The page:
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Functionalist View Marxist View Education Benefits Sociology Essay

Paper Type: Free Essay Subject: Sociology
Wordcount: 5287 words Published: 1st Jan 2015

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Education was not always free for everyone in Britain, nor does it look like it will remain free, at least with regard to higher education in Britain. Up until relatively recently (1871 Forster Act) education was only open to those who could afford it, the upper class and a section of the middle class. Public schools (those that you paid for) were one of the few forms of schooling. The working class child received a very short and simple education, usually in a religious run school, a Church school. Then with industrialization, education was gradually extended to all. It was argued that in order for Britain to succeed, that is, remain at the forefront of the worlds economies it had to have a literate and numerate workforce. Education for all came into being because the capitalist industrial system required certain abilities amongst the workforce and because the capitalist class was broadly supportive of it.

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The Ideological Functions of Education

For many Marxists education is seen as the ideological apparatus of the state, that is, it disseminates ruling-class ideology. It is a myth making machine, its very existence seems to foster the most absurd beliefs. This is very much the argument of the French Marxist and philosopher Louis Althusser. According to Althusser no class can hold power indefinitely solely on the basis of the use or threat of force. The Police, Army and the Prisons can only hold back the tide but not a tidal wave. Ideology provides the most effective means of control, by controlling what others think you control what they do. It is the most complete form of control.

Althusser believes that the education system has taken over from the Church as the main agent of ideological transition essential to the maintenance of the capitalist economic system. For example, in the past most people accepted their positions in life, no matter how unbearable, because they believed it was Gods will. They were poor because God wished it so, they were hungry because God wished it so, they were powerless because God wished it so. Such beliefs are now in decline, although many still hold them, much more common is the belief that everything boils down to the great God of education. Those who are smart and hardworking do well in education and gain educational qualifications and in turn do well in the world of work. Those who are unemployed and working in low paid jobs did not gain educational qualifications and were probably not academically gifted. This is, however, an ideological belief as it has been shown that the higher your parents social class so the higher your educational qualifications and duration spent in education. Class still determines where you end up in the majority of cases. The education system propagates the view, however, that success is all down to intelligence and hard work.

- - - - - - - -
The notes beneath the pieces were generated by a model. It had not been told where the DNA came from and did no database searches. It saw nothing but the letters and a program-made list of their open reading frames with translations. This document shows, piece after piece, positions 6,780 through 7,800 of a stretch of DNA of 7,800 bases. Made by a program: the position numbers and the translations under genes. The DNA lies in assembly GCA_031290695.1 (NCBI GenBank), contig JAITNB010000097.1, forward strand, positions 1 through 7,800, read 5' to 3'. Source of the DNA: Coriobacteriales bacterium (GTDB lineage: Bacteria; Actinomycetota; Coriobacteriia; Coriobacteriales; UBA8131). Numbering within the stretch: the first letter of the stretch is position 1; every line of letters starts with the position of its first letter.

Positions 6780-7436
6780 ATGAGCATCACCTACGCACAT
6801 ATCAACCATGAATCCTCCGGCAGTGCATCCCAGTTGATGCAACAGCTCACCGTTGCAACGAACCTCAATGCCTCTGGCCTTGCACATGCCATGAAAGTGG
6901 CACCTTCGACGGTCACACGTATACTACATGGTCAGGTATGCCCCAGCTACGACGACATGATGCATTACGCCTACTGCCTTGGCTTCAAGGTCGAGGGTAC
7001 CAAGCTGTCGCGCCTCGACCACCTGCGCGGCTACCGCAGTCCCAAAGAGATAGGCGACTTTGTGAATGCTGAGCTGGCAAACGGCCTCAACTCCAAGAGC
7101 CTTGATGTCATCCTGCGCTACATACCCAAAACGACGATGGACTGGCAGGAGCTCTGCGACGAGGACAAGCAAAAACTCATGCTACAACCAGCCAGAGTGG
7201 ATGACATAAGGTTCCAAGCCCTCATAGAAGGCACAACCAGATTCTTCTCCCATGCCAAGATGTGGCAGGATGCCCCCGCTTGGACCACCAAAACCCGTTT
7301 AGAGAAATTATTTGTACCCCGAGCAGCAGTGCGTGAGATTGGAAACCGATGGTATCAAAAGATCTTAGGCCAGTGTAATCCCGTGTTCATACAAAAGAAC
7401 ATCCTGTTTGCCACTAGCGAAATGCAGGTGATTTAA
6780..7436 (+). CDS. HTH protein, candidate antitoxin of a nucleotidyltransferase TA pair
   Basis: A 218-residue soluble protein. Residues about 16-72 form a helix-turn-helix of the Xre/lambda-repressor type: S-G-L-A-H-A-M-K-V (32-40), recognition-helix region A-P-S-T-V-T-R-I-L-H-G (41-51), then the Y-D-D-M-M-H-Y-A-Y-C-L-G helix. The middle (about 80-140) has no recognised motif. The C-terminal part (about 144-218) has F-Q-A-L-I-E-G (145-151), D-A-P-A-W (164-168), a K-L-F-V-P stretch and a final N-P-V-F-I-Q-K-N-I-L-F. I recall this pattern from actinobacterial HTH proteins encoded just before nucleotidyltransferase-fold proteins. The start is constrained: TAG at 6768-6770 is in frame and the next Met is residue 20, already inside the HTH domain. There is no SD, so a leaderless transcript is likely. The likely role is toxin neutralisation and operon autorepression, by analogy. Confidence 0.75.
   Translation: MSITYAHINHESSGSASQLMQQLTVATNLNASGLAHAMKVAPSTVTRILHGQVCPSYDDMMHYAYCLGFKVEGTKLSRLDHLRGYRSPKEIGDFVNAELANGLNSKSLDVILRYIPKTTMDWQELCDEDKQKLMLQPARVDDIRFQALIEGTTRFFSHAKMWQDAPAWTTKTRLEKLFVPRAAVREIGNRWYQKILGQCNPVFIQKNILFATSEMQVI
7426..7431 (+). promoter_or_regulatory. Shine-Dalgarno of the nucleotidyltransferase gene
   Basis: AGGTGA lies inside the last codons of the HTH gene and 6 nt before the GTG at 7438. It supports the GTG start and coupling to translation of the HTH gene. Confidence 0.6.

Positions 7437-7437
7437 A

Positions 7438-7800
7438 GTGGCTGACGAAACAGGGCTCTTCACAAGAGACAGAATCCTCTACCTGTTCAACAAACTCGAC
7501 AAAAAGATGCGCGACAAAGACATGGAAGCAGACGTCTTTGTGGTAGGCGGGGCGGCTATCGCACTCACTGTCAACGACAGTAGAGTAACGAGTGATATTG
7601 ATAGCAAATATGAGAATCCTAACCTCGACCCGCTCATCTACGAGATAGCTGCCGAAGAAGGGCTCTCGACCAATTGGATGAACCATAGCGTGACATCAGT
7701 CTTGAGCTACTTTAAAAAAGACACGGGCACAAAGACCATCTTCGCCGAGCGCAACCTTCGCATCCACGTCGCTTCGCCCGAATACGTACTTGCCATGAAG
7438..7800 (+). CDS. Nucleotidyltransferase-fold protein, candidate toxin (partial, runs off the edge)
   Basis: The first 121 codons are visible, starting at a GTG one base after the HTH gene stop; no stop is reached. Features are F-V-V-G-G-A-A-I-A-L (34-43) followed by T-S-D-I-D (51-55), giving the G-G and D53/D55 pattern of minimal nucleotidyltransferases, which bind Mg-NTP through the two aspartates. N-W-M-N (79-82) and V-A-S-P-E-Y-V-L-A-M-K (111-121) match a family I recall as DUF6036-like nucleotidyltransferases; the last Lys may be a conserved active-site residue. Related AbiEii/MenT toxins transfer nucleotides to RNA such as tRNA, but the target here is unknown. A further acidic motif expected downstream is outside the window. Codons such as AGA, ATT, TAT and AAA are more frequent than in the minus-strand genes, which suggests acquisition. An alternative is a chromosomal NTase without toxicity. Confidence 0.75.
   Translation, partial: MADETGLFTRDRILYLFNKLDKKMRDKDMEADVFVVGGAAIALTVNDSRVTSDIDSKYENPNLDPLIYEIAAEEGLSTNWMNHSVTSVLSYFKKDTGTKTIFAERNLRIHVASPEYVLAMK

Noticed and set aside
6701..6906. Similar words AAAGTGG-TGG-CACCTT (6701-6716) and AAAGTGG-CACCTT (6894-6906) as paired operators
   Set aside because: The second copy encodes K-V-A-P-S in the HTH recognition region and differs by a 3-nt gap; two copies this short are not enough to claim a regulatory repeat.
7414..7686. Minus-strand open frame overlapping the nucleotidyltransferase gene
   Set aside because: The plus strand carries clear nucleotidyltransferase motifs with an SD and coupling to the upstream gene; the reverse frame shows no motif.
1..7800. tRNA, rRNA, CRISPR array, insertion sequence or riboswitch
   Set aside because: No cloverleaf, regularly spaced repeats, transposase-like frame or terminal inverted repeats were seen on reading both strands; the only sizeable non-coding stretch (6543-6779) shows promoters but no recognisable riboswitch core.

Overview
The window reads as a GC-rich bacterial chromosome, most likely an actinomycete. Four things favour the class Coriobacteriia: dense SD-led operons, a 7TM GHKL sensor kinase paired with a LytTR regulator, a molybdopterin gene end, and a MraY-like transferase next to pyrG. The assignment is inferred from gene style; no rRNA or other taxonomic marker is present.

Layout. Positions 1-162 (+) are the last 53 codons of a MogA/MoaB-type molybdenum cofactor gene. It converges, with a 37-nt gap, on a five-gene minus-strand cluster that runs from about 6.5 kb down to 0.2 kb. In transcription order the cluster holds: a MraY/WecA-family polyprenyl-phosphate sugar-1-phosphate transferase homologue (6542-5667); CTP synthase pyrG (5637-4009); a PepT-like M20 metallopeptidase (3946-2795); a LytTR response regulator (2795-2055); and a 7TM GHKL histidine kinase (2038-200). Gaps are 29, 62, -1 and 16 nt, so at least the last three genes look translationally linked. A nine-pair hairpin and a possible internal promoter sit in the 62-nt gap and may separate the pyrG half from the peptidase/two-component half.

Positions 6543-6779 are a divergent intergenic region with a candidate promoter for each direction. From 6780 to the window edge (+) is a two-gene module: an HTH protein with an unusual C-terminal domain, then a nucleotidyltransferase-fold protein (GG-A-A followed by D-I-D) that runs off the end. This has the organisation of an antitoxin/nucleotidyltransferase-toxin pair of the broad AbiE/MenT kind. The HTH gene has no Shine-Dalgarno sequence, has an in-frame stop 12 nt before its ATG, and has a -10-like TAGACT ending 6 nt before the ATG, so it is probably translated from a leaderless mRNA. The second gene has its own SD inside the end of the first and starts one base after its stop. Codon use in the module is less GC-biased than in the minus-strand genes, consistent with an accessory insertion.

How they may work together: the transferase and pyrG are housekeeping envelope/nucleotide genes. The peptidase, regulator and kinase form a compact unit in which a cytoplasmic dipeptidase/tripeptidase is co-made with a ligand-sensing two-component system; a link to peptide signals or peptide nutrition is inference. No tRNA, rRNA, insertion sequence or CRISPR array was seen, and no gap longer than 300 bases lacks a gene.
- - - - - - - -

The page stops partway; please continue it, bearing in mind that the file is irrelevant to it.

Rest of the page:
Schools directly transmit the ideological belief that capitalism is fair and just. For example, you might learn about free market economies and how their competitive nature creates great wealth for every American. You might learn about how companies compete in the market place, which in turn means that they try to under-cut rivals which in turn means constant innovation in efficiency and good value for the general public etc.

A good example, one that I heard while travelling on the train, is provided by those who go to the local elite school. I happened to overhear, much to my astonishment, a girl of about 13 or 14 years old actually selling shares in her “school business”. Her and some fellow pupils had set up their little business, at the bequest of their teachers, and were now busy selling shares to their fellow pupils. She explained it was a sound investment. Her fellow pupils, equally enthusiastic, snapped up the shares with greedy hands. The very fact that their teachers suggested and encouraged such activity would seem to suggest that those students involved in it, and around it, would come to see the private enterprise system as a just and fair system. The conception of the role of the teacher is, after all, one of fairness and equality.